Protein Test Proven Effective in Detecting Alcohol Use

While there are certain signs that a healthcare professional may look for in individuals to determine whether or not they have an alcohol abuse problem, an easier detection would be a test that can make this determination biologically. According to a recent Science Daily post, such a test is closer than ever before.

Penn State College of Medicine researchers have been working in cooperation with Kathleen A. Grant, Ph.D., at the Oregon National Primate Research Center to measure a set of protein changes in the blood linked to alcohol to see if such activity can lead to a more accurate diagnostic test.

"The challenge in alcohol abuse as opposed to substance abuse — things like cocaine or heroin or PCP — is that alcohol is a perfectly legal substance for those over 21," said Willard M. Freeman, Ph.D., department of pharmacology and lead investigator, in Science Daily.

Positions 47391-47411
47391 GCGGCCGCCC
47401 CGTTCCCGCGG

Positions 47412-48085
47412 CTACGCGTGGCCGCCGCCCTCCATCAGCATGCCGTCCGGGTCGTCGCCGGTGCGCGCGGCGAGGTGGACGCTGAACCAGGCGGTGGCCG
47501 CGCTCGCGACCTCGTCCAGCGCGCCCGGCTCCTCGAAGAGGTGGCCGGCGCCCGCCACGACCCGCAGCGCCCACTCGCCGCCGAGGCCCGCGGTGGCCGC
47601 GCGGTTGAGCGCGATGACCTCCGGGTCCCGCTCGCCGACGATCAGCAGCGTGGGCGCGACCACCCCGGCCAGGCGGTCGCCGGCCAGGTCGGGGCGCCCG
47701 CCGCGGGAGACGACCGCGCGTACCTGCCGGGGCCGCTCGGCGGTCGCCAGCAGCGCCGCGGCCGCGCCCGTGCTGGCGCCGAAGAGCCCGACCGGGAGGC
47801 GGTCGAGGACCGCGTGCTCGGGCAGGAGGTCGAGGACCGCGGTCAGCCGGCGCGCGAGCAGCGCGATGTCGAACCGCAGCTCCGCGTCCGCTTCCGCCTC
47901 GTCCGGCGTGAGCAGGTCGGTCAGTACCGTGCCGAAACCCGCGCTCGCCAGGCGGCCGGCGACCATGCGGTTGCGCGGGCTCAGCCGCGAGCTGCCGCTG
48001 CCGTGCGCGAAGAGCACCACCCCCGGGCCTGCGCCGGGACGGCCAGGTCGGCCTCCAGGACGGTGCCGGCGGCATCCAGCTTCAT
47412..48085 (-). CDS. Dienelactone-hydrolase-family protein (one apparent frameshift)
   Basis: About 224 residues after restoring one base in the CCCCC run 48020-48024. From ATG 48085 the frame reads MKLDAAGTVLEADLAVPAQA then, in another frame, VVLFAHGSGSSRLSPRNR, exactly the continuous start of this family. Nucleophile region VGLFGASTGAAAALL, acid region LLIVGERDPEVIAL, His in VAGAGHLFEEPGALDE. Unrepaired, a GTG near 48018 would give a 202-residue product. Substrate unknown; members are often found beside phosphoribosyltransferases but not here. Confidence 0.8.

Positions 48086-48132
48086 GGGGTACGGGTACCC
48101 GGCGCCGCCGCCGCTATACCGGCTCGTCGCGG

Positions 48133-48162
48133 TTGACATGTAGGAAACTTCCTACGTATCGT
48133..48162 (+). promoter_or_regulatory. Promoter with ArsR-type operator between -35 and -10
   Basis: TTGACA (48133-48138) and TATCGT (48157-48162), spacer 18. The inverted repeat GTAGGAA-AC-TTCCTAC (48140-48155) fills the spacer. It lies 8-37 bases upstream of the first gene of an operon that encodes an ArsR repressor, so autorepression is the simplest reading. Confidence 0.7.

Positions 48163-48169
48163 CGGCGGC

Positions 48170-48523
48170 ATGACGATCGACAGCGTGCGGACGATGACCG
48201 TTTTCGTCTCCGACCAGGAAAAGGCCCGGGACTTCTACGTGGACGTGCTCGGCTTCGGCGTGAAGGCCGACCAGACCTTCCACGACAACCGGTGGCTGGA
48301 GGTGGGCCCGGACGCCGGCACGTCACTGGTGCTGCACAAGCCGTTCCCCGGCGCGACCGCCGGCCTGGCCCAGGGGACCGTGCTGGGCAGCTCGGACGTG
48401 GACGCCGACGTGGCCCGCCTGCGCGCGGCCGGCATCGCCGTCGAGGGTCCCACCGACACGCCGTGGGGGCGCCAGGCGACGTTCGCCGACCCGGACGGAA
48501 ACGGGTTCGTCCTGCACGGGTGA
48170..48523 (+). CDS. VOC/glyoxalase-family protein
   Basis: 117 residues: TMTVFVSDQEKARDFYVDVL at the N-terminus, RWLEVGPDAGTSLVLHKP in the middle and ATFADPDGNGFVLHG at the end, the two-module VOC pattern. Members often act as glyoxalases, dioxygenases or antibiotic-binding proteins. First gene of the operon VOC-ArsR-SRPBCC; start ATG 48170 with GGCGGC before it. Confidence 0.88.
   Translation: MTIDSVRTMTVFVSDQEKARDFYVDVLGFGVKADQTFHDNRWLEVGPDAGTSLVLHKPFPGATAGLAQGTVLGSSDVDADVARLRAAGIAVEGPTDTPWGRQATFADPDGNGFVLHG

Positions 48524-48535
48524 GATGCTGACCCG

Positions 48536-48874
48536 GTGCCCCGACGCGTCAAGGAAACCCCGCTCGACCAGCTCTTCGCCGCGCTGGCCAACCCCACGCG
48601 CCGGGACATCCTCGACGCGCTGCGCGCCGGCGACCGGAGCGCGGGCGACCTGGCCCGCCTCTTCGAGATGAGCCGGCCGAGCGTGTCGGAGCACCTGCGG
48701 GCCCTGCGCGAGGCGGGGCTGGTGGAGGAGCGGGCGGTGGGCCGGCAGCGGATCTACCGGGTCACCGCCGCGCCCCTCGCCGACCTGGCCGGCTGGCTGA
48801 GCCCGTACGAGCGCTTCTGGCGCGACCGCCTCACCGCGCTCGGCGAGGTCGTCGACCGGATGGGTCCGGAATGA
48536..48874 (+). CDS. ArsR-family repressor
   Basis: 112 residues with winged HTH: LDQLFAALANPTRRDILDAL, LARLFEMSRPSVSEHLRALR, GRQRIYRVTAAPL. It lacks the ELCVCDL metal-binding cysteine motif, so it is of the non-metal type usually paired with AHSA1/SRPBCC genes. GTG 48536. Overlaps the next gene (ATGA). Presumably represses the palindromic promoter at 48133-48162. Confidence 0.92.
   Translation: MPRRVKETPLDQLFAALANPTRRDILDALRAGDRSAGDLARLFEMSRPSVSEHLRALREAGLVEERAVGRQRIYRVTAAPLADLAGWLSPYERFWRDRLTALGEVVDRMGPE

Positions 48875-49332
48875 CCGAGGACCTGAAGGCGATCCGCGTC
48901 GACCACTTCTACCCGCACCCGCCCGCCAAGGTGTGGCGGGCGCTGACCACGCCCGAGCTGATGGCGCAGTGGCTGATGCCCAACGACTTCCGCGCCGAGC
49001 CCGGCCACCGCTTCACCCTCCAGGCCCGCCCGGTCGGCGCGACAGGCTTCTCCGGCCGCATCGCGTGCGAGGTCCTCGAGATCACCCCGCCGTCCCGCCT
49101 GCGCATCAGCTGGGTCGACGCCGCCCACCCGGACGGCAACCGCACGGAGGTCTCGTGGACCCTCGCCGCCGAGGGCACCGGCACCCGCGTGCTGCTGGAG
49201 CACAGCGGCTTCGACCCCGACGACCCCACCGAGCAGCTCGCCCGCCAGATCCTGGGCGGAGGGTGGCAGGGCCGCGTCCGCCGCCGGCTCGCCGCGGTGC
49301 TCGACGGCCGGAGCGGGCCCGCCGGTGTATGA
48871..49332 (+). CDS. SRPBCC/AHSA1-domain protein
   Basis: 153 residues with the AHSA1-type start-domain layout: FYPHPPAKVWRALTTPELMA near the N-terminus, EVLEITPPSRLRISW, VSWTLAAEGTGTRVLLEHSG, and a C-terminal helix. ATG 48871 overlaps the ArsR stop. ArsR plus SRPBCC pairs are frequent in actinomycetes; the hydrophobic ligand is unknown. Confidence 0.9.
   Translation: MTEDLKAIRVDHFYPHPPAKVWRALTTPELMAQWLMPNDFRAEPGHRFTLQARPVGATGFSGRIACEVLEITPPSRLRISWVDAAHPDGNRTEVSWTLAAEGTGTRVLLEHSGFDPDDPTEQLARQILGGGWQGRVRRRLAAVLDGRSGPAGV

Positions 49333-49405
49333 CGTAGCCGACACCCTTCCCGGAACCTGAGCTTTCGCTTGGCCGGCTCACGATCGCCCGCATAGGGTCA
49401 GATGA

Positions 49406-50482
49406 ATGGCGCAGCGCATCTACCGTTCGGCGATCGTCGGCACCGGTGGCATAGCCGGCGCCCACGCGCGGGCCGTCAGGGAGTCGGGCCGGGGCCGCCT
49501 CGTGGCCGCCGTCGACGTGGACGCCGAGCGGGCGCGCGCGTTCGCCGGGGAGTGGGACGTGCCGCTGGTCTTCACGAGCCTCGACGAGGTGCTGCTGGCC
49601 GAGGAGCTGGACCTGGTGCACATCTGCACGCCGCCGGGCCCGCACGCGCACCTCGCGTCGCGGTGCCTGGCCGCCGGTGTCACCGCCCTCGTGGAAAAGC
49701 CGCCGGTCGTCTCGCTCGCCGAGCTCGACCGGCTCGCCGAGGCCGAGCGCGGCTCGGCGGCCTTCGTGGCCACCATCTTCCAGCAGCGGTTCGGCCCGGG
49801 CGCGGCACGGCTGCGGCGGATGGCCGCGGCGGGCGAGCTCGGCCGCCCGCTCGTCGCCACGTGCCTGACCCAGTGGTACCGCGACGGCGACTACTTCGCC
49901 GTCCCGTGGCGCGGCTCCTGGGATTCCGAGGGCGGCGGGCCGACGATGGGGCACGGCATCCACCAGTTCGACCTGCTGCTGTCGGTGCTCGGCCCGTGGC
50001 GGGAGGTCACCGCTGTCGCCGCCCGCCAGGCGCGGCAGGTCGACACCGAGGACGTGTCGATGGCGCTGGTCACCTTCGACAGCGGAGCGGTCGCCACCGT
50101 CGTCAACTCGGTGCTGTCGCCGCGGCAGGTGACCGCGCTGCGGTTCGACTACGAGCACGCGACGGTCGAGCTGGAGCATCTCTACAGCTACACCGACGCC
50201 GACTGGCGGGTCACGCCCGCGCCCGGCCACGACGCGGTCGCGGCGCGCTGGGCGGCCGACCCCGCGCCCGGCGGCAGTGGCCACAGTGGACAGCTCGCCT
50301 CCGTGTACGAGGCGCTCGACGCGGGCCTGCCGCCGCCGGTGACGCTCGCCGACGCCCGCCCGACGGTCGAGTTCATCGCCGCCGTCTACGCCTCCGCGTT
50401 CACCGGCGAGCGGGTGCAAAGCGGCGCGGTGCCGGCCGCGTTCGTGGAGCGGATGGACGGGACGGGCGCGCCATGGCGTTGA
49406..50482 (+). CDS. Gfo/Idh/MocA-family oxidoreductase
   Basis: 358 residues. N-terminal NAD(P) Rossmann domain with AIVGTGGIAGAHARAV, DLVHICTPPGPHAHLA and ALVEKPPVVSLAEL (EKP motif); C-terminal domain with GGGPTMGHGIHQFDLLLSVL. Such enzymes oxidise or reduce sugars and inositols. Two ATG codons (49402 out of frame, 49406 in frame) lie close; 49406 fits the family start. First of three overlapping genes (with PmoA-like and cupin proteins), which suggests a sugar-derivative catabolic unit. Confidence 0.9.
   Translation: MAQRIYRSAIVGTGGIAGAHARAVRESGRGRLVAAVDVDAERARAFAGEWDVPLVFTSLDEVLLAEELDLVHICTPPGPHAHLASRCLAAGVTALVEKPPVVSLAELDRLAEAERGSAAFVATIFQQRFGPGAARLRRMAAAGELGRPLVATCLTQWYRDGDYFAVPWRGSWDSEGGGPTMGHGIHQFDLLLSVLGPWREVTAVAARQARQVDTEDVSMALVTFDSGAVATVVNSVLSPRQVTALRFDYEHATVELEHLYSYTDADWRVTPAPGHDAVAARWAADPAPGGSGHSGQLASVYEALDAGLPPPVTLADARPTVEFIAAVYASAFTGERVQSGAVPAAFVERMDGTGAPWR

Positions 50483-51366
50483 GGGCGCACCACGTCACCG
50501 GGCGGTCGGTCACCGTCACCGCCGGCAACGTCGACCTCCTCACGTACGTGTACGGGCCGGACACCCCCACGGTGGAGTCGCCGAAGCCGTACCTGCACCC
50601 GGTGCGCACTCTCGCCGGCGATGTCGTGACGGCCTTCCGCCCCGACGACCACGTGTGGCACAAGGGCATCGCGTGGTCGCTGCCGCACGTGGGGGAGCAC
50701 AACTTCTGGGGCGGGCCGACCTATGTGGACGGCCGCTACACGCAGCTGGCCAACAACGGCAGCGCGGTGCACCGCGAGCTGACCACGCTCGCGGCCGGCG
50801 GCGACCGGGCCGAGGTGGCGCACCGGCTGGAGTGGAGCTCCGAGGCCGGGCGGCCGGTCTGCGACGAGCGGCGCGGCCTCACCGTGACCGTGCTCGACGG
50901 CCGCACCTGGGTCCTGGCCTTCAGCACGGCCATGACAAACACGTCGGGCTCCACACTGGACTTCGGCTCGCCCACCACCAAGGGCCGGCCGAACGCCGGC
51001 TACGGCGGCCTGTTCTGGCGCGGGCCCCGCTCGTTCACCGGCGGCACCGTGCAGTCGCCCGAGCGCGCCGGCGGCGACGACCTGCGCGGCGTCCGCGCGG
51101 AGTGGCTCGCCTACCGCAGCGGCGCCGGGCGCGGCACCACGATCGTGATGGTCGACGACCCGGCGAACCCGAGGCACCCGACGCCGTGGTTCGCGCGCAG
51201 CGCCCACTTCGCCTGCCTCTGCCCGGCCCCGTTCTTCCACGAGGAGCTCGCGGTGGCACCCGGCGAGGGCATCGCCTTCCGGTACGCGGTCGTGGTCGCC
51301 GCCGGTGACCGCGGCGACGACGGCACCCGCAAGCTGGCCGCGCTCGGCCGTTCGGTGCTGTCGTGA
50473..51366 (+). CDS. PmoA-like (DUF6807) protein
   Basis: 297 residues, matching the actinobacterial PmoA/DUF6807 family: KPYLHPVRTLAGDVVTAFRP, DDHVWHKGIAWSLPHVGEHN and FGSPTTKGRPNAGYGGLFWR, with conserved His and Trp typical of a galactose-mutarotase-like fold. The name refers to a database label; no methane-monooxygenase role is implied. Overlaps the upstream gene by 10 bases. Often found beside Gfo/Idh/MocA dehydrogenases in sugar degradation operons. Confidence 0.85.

"Unlike routine testing for illicit drugs, you can’t just look for a trace of alcohol because many people enjoy a drink in a responsible manner and alcohol is very quickly metabolized. Discriminating between excessive and responsible levels of drinking makes this a greater challenge."

In their research, these scientists identified a set of 17 proteins in the blood that were able to accurately predict alcohol usage 90 percent of the time in non-human primates. Usage was separated into three categories: no alcohol use, drinking up to two drinks per day and drinking at least six drinks per day. Protein levels rose and declined depending on alcohol consumption.

"We observed that the levels of some proteins increased or decreased with as little as one or two drinks a day," Freeman said. "These same changes occurred with heavier levels of drinking. We also found other proteins that responded only to heavy levels of drinking. Combined, these proteins allow us to classify subjects into non-drinking, alcohol-using, and alcohol-abusing groups."